Physicist, Startup Founder, Blogger, Dad

Wednesday, November 19, 2008


Global bond markets are forecasting deflation. The spread between inflation protected and ordinary bonds is negative. (I'm not sure how the graphs below are calculated -- the negative values seem too big.)

Via Paul Kedrosky.


Tesuji said...

Careful chief, these bonds aren't all equally liquid -- relative to one another or relative to their inflation-protected counter-parts -- so their usefulness as a deflation forecast is questionable in moments of panic. Still a dramatic chart though.

Anonymous said...

You've probably heard it asserted several times by now that the decline in energy costs accounts for a pretty substantial piece of the recent fall-off in prices.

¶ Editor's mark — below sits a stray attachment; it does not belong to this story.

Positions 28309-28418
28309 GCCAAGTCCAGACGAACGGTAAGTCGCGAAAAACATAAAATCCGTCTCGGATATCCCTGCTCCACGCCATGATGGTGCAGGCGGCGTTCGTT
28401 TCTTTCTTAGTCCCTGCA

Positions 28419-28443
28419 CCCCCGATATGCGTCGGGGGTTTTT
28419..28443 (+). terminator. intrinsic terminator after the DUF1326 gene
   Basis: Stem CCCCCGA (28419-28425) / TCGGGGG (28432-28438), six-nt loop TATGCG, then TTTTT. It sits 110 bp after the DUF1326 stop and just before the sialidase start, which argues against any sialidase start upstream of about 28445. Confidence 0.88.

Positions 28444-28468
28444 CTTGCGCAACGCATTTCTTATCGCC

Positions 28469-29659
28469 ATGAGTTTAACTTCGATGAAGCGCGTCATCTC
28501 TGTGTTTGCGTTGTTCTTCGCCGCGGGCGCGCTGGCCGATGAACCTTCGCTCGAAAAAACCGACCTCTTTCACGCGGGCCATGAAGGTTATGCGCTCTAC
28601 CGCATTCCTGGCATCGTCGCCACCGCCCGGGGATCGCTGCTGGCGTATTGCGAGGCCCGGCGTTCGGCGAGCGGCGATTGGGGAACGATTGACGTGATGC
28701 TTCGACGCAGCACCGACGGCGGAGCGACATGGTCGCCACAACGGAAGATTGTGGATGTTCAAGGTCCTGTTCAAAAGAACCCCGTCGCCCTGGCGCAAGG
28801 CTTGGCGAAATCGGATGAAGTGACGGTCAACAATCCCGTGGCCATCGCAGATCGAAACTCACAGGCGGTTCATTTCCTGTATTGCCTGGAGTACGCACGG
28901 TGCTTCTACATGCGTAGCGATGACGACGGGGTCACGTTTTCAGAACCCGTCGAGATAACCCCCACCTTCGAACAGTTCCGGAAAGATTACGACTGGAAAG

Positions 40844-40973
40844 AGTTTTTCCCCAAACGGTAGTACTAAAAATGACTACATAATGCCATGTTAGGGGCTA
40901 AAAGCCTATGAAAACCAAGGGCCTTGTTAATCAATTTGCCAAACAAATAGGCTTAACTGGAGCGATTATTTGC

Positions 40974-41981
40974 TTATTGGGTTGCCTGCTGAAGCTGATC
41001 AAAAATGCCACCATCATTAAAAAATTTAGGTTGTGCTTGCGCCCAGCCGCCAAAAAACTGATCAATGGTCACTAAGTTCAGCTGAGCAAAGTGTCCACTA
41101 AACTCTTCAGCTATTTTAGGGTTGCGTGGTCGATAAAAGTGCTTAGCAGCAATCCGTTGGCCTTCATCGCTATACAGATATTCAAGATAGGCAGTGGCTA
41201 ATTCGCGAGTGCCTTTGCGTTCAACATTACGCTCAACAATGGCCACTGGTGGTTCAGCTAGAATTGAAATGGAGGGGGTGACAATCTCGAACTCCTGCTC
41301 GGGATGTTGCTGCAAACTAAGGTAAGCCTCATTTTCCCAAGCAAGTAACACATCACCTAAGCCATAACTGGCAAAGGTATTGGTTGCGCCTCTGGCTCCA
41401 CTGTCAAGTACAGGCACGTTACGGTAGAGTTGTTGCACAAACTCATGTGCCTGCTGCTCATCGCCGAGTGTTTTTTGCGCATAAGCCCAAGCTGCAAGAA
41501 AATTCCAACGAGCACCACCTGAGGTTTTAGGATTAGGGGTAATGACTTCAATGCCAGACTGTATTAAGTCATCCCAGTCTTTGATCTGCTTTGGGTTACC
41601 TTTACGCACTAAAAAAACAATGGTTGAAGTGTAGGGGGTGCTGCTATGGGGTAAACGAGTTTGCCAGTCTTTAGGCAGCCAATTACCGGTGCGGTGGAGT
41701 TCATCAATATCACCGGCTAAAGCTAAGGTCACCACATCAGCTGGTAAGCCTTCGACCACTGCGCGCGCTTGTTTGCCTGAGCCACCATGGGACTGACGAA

So I guess this simply raises the question: If we're seeing the results of lower energy costs, does that make a deflationary spiral less likely? Of course, if one factors in consumer psychology in a recession, perhaps broad-based price declines could trigger a deflationary spiral, even if they aren't initially symptomatic of one.

kurt9 said...

We had a huge spike in the price of energy and some groceries over the past year. Therefor, it is both likely and perfectly normal that the prices of these two areas should decline to the levels they were at 2-3 years ago. In other words, the inflation we've had the last 2-3 years is simply undoing itself. I see nothing wrong or bad about this.

Anonymous said...

30Y swap rate today plunged 90bps at some point -- all the way to 2.69%! Lowest in 50 years....

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